Moscow, however, is determined to dominate a region it deems “of vital importance”. The Russian leadership calculates the benefits of changing the balance of power in its favour and of maintaining the upper hand.
That does not mean Russian policy is in any way reckless. On the contrary, it is calculated and takes into account the potentially belated nature of any reaction from NATO member states.
A NATO counter-attack would happen within 48 to 72 hours, while Russian plans usually envisage a potential attack in less than 24 hours. But, of course, no Russian official would ever admit such a plan exists.
A military confrontation could be triggered by anything. An accident, aircraft or naval collision, could escalate quickly. There have been plenty of air incidents over the Baltic Sea and several in the Black Sea itself in past years, to prove that Russian pilots can behave recklessly.
Whether Bulgaria and Turkey are willing to admit it or not, Russia is building up its military presence in the Black Sea. A change in the balance of power in the region and the ongoing militarisation could push Russia and NATO to the brink of war.
In the worst-case scenario, a cyber attack, accompanied by a propaganda and disinformation campaign, followed by economic sanctions on the three littoral states, would first the cripple the national currencies and banking institutions. A military operation would then be swift.
It may not happen right now and can all still be avoided. But Russia’s leadership is not predictable and that needs to be taken seriously.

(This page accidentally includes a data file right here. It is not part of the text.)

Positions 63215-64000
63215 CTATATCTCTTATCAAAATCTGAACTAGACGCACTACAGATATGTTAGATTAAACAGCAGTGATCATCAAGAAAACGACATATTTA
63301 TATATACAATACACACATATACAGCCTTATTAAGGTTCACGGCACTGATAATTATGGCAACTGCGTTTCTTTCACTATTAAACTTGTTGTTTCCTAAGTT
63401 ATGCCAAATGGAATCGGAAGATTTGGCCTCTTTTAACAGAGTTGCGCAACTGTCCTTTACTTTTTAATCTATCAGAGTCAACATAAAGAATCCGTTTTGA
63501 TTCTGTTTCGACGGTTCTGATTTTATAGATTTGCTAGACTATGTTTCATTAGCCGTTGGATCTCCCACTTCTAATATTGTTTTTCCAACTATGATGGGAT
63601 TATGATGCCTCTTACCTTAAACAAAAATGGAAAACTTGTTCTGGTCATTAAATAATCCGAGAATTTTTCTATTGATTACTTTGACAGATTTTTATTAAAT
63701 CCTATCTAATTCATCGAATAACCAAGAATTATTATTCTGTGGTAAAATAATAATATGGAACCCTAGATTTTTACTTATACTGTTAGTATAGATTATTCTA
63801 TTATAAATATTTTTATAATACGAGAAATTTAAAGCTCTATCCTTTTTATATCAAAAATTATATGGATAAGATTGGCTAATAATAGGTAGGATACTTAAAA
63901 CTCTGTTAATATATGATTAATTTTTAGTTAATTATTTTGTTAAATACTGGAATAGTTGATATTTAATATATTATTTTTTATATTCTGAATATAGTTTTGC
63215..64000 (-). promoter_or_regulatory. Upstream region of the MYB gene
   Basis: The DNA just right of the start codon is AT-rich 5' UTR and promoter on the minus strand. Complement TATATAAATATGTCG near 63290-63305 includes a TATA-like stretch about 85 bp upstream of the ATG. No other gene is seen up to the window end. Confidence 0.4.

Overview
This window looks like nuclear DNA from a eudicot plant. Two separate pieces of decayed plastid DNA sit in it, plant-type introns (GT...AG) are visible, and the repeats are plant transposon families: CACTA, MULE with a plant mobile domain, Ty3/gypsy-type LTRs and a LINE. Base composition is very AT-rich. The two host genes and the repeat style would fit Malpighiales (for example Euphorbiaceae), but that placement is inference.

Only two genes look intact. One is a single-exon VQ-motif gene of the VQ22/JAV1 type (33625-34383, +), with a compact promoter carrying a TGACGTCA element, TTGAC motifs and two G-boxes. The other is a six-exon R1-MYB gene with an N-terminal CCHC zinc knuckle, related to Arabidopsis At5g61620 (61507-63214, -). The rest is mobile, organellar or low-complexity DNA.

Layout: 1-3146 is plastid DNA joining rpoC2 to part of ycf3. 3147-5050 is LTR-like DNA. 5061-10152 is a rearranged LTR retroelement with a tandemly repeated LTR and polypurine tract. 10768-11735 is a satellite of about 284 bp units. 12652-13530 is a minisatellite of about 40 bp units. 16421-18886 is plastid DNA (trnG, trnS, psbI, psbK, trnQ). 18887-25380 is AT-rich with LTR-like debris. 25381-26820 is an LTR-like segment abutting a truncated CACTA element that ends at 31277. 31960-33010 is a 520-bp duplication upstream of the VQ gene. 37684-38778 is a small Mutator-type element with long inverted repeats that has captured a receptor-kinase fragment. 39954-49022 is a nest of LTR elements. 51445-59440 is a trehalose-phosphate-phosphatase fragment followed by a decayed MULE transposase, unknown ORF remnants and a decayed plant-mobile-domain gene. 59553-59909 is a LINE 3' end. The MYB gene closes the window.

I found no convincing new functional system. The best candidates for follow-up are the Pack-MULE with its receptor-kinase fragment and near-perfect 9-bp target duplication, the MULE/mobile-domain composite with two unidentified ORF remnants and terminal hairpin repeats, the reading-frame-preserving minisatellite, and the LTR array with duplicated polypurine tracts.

Eugene Kogan is a defence and security expert based in Tbilisi, Georgia.
This article was originally published in the European Security and Defence magazine.
The views and opinions expressed in this article are those of the authors and do not necessarily reflect the official policy or position of The Baltic Post.
After entering the Black Sea on August 18, the crew of the US Navy’s Arleigh Burke-class guided-missile destroyer USS Porter (DDG 78) will be visiting Romania on the first port call of their Black Sea deployment.
After conducting a replenishment at sea with the Turkish Navy replenishment oiler TCG YB. Kudret (A 595) on August 19, USS Porter traveled to Constanta, Romania, entering the port on August 22.
After a three-day stay at port’s passenger terminal, the destroyer is set to get underway for naval exercises with ships from the Romanian Navy.
Starting on August 24, USS Porter will conduct four days of exercises with Romanian warships which will include the Rear-Admiral Eustațiu Sebastian-class corvette “Horia Macellariu” (F-265).
This is the destroyer’s fourth visit to Romania with the first one taking place in 2006.
Typhoon aircraft from the Royal Air Force currently based, in Eastern Romania have been testing the air defence capabilities of HMS Duncan, a Royal Navy Type 45 destroyer which is leading the Standing NATO Maritime Group 2 in the Black Sea.
The Four Typhoons from 3(F) Squadron were tasked to test the capability of HMS Duncan in controlling air defence and anti-surface warfare. During the exercise the ship’s crew had the opportunity to control some of the jets to defend the destroyer from air attack and at the same time practice launching an air attack on other surface ships.
HMS Duncan’s Senior Warfare Officer Lt Cdr Michael Waters said: “Opportunities for Type 45 to work with the RAF Typhoons are few and far between, even in the UK. The chance to operate with 135 EAW, and for HMS Duncan to control live aircraft in the execution of both Air-Air and Air-Surface missions was invaluable and proved our interoperability while both were tasked to NATO in the Black Sea.”
Flight Lieutenant Brett Fusco, from 3(F) Squadron, co-ordinated 135 EAW’s participation and who flew during the exercise explained what happened. He said: “There were two elements, their fighter controllers on board practiced controlling us against an air threat while one of us was acting as the threat and two of us were on Combat Air Patrol protecting the ship.